Witold Pilecki, a member of the Polish resistance, learned of a new camp established by the German Nazis in the Polish city of Oswiecim, toward what end no one knew yet.  He volunteered to do the unthinkable: to purposely be captured by the Nazis and to be sent to the camp, which came to be known as Auschwitz.

Pilecki, who was in good health in the prime of his life, was sent as a political prisoner on work details outside the camp; his life as a prisoner was significantly different from those of Polish Jews, whom the Nazis segregated along with Catholic priests pending their annihilation.

As was the plan, Pilecki, who had carefully recruited other inmates to his cause, painstakingly documented what was occurring at Auschwitz — the sadistic treatment of prisoners, the random executions, the first experiments with Zyklon B to mass execute prisoners — and, at the risk of his life, managed to sneak these reports out to couriers, who carried them to Warsaw, from which they were transmitted to London.

However, after two years of captivity, there still was no response to Pilecki’s reports.  No one attacked Auschwitz or tried to prevent further occurrences of mass murder, frustrating Pilecki to such an extent that he decided he must escape from the concentration camp and tell to the world the story of what was happening there.

In a well-planned escape from a work detail, Pilecki did just that, making his way to Warsaw, where he learned that his messages had been received, but for various reasons, nothing was done to save the Auschwitz inmates, not the Jews, not the Polish Christians, and not the Soviet soldiers who were captured in the early years of World War II.  The Polish Resistance believed it needed to reserve its strength until after Soviet forces in the latter part of the war drove the Germans out of Poland at a time when the Resistance might declare an independent Poland.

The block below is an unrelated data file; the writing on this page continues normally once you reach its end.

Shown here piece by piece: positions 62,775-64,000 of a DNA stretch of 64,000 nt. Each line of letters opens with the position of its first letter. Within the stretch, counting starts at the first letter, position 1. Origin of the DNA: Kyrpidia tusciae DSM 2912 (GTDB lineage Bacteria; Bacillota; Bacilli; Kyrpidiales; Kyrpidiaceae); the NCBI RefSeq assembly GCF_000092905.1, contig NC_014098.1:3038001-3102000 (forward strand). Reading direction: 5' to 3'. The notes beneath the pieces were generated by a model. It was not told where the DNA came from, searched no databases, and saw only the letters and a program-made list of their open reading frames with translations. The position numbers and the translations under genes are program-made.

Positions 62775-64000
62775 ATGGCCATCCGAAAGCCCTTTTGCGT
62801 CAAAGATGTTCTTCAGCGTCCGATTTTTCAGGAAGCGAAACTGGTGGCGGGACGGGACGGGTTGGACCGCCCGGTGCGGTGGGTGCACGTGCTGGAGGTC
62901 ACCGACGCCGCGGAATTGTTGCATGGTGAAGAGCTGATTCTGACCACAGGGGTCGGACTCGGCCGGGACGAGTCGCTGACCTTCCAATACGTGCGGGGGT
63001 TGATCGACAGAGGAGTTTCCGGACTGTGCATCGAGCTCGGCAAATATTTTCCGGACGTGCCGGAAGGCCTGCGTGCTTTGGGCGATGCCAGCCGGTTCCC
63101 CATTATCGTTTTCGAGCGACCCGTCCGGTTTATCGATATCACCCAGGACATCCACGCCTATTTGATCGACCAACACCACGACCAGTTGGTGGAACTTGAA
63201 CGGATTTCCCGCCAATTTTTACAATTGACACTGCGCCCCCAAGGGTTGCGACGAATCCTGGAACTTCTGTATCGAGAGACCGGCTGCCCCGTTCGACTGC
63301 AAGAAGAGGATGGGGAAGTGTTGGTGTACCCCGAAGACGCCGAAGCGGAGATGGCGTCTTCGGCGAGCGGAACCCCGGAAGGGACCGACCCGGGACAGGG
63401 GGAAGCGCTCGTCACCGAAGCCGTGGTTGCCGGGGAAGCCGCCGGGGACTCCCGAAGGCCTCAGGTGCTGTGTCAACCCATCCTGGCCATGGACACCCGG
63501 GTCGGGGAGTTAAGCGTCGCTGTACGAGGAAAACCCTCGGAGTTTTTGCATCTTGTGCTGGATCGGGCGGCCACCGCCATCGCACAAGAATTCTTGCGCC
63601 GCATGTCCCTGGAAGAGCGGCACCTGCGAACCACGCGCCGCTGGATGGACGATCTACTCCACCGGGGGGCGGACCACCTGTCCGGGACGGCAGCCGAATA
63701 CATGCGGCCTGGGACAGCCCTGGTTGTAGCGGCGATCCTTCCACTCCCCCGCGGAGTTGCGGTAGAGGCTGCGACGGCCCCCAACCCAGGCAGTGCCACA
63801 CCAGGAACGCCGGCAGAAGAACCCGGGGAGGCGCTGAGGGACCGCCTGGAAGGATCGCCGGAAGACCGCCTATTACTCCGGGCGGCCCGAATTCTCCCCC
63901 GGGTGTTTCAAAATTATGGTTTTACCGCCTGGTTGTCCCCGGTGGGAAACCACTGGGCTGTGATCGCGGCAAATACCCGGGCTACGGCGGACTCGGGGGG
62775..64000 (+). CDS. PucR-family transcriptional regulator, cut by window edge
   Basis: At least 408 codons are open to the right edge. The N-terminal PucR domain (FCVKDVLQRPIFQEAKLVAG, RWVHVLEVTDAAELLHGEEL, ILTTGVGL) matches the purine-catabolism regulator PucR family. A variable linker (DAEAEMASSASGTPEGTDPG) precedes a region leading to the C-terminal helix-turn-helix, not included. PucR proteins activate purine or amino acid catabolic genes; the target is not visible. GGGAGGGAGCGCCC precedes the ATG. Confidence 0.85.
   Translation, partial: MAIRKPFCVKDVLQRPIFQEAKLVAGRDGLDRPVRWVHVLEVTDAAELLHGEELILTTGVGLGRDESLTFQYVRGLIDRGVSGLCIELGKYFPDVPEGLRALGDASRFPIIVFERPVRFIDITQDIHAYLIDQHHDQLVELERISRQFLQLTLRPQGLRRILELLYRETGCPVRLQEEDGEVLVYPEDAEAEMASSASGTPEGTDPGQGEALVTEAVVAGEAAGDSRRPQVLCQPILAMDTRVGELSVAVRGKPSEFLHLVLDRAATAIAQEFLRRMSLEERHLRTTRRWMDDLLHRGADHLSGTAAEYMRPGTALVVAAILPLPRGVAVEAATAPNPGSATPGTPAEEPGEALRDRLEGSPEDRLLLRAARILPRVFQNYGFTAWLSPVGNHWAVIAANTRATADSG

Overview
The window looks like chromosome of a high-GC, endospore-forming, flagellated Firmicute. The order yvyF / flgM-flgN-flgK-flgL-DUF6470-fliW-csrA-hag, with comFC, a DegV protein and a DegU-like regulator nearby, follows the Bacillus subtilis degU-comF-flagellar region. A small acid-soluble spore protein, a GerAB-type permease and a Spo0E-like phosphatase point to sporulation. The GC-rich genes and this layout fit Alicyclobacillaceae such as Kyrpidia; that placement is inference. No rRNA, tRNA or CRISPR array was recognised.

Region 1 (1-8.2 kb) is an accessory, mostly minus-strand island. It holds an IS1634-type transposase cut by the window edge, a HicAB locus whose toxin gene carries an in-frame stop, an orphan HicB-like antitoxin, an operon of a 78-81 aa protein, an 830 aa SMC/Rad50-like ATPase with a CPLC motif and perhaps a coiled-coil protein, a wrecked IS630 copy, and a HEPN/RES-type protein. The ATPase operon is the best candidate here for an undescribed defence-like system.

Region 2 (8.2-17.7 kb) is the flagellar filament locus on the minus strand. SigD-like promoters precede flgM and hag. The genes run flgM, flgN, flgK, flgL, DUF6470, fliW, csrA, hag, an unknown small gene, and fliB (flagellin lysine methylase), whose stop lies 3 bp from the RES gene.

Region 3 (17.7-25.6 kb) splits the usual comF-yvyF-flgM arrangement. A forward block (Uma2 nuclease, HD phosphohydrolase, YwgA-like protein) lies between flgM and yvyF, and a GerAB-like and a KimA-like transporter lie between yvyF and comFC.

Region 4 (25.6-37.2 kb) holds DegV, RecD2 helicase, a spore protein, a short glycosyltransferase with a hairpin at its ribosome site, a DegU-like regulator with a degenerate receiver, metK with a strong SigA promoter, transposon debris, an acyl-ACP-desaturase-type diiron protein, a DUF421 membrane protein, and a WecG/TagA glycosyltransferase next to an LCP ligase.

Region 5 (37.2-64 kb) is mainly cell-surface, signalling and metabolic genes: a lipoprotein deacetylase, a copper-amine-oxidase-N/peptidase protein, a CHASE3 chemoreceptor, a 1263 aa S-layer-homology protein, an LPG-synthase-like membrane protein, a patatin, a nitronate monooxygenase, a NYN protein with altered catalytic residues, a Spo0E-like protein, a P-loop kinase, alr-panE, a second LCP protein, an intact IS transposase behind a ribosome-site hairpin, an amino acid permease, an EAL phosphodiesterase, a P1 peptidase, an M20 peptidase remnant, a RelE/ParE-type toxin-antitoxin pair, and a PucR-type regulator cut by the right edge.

Disillusioned, Pilecki thereafter worked for the Resistance, but like other Poles was disappointed when the Soviets laid brutal claim to Poland, executing or imprisoning any who stood in the way of Poland becoming a Soviet satellite.  Pilecki was imprisoned with many others and eventually shot to death for anti-Soviet activity.

The Polish patriot had thought that his efforts were in vain to tell the story of Germany’s unbridled murder spree, but his papers were discovered years later and published.  He may not have been able to help the victims of his generation, but his writings could sensitize readers and leaders of future generations.  Pilecki’s heroism was recognized, as was the lesson he learned at Auschwitz:  To succeed at any task a leader must be willing to put his trust in others, as he did, when making life-or-death decisions telling inmates about his pland for resistance.  Any one of the recruits might have exposed him in order to curry favor with the Nazis.

Pilecki’s biography, which is well researched, is intended for use in schools for Grades 7 and Up.  Author Fairweather was able to convey the horror and brutality of Auschwitz while giving due regard to the sensibilities of his intended young readers.

A Rebel in Auschwitz by Jack Fairweather; Scholastic Focus, (c) 2021; ISB?N 9781338-686937; 352 pages; $18.99.

Republished from San Diego Jewish World